The population of Warner Robins is about 75,000, and on Dec. 5, it could be that fewer than 5,000 voters decide an election for an at-large City Council post.
Just 17 percent of registered voters turned out for the Nov. 7 general election, which featured a hotly contested three-way mayoral race and two City Council contests. The city has 39,126 registered voters, and only 6,797 people voted in the general election.
With the mayor’s race and one council seat decided, that leaves only the Post 1 council runoff between Eric Langston and Daron Lee. Traditionally, turnout for a runoff is significantly less than the general election, especially with fewer races to draw voters, so the runoff turnout could be in the single digits.
“People are predicting 50 percent of what the general election was,” Lee said. “I’m hoping it will be more than that. Hopefully we can get some of those who didn’t vote in the general election to come out for the runoff.”
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Langston said he believes that 2,000 or fewer voters could decide the runoff. He was the top vote-getter in the general election, and he said many people he has encountered have congratulated him on winning the race. He has to explain to them that there is still a runoff coming to decide the outcome.
He said he has been trying to stress the significance of local politics to voters to get them interested in the race.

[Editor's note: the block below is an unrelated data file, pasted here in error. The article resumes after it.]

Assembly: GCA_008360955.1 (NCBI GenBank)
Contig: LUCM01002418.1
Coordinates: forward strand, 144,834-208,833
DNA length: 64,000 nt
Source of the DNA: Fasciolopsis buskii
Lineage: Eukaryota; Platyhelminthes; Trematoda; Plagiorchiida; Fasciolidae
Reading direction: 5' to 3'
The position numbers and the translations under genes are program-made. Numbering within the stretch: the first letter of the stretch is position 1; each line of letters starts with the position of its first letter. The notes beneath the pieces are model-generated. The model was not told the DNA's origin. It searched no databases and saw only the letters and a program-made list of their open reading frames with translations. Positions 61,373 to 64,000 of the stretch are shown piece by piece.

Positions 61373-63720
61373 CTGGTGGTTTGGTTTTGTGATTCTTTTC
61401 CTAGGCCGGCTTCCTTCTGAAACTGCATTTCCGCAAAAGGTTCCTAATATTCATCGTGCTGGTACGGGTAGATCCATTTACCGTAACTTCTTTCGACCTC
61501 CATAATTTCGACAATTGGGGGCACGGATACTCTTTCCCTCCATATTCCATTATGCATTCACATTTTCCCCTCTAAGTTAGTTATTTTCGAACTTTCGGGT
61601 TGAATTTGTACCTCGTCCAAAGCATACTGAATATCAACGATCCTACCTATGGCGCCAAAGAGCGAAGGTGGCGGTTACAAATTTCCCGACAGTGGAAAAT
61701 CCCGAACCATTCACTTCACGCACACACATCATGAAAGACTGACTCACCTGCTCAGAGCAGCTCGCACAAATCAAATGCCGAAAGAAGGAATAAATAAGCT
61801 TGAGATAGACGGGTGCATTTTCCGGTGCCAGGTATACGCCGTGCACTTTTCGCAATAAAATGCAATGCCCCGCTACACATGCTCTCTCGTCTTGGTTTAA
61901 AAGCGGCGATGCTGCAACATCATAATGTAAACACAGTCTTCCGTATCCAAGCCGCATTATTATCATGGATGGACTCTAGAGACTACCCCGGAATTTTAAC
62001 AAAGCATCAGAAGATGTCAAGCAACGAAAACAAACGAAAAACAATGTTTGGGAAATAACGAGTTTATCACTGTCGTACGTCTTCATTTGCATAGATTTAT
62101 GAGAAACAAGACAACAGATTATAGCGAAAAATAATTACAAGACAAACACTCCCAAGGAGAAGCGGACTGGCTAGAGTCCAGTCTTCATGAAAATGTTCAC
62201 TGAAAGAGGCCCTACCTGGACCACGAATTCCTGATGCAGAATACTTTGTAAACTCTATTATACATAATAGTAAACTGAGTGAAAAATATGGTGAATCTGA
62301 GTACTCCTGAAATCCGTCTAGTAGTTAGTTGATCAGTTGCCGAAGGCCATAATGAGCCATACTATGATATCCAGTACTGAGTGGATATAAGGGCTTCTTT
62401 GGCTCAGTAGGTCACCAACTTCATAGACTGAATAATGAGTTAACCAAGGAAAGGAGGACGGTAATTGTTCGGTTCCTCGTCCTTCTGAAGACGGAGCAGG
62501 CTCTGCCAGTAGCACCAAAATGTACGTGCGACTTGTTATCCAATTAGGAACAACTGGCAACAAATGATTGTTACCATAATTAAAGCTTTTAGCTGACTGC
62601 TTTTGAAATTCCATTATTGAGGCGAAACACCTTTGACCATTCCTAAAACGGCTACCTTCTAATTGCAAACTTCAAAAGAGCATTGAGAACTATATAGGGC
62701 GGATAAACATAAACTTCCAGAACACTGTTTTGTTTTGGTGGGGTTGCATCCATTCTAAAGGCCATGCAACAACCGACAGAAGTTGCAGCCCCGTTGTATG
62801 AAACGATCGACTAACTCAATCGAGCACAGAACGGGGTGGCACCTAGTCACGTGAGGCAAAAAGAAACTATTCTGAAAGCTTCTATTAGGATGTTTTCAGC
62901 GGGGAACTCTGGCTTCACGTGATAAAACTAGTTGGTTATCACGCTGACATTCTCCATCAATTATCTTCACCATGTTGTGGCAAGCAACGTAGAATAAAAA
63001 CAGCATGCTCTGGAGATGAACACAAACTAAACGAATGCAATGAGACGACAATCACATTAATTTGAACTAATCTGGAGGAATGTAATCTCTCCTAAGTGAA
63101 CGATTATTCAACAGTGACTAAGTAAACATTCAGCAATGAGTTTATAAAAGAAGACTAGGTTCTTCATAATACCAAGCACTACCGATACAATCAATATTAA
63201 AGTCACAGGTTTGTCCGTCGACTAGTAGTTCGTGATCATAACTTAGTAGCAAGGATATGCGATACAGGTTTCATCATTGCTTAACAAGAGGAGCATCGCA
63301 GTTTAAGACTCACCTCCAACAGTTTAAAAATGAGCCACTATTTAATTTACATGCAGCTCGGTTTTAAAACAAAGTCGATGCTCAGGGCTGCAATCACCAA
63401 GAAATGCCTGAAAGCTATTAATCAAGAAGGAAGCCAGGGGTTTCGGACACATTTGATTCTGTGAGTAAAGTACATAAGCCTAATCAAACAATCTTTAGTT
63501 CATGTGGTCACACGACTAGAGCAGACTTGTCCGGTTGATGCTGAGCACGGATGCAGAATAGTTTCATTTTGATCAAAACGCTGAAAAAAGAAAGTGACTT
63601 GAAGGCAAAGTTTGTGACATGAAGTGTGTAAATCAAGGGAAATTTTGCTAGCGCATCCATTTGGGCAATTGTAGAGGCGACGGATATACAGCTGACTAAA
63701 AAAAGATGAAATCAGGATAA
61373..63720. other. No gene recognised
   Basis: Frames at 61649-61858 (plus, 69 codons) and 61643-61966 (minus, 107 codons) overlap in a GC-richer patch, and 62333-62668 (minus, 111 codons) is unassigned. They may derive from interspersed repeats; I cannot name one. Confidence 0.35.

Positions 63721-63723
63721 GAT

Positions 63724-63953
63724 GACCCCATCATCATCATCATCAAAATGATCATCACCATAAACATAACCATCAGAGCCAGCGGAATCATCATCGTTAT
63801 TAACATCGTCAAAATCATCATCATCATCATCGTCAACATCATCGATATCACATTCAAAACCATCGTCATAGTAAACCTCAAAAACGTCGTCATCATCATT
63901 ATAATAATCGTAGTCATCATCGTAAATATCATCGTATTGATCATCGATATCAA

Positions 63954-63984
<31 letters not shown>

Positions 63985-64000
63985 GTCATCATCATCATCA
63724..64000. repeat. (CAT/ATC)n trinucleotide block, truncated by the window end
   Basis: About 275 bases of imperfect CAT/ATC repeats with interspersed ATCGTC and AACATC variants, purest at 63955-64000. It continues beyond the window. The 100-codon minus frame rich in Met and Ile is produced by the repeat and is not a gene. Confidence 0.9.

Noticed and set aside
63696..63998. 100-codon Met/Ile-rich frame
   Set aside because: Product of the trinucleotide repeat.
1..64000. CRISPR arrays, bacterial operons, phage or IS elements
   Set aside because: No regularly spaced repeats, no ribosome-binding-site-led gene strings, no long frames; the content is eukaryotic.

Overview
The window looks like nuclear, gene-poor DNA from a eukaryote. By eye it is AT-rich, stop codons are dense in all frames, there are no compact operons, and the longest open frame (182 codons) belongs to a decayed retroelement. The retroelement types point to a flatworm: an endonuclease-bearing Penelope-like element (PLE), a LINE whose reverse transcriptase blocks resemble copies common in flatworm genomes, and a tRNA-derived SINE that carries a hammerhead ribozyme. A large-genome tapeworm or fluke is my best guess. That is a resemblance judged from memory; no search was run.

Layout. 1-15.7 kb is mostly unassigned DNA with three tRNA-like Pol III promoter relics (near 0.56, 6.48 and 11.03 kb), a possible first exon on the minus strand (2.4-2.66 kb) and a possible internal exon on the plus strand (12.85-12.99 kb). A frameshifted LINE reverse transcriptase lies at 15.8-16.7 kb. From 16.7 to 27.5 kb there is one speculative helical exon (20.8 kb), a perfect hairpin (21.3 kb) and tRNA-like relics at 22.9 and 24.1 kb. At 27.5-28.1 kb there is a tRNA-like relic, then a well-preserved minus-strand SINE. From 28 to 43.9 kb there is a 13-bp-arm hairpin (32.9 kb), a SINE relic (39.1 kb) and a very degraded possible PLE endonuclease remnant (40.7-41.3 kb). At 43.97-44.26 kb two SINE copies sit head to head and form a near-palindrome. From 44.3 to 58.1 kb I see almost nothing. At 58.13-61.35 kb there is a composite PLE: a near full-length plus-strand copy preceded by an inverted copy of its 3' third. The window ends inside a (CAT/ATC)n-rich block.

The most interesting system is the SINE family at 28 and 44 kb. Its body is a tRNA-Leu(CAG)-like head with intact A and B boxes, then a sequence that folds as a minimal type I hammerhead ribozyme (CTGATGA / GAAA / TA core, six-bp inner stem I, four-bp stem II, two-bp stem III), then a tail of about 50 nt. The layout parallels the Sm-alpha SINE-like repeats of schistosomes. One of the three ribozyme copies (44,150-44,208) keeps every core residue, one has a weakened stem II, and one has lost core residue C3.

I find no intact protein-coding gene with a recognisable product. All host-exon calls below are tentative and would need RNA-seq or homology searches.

“A local election is the most important because a decision made today will impact you directly tomorrow,” he said.
The two candidates both said they are relying heavily on canvassing to get voters back to the polls.
Michelle Riley, the city’s election superintendent, said she didn’t have a prediction on what the turnout might be.
Of six Middle Georgia cities that had contested mayoral and council races on Nov. 7, Warner Robins had the second lowest turnout. Gordon’s election drew 62 percent of its registered voters, Roberta had 51 percent, while Gray and Milledgeville drew about 25 percent. Fort Valley had the lowest at 14 percent.
Brooke Miller, an associate professor of political science at Middle Georgia State University, lives in Bonaire and has been following the Warner Robins election closely. She said local elections typically draw lower turnout when there isn’t a national election to drive more people to the polls.
That’s perplexing to her because she believes local politics has a greater direct impact on people.
“It amazes me that people don’t know how much state and local government impacts their daily lives,” she said. “The tax plan in Washington is important, but this is just as important.”
April Bragg, president of the Robins Regional Chamber of Commerce, said she hopes Warner Robins voters will take note of the Milledgeville election. The mayoral race there was decided by just five votes.
“Every vote does count,” she said.
Early voting in the runoff begins Nov. 27 and ends Dec. 1. Early voting will be held from 8 a.m. to 5 p.m. each day at the precouncil chambers at City Hall.
People can vote in the runoff even if they didn’t vote in the general election, but they must have been registered to vote in the general election.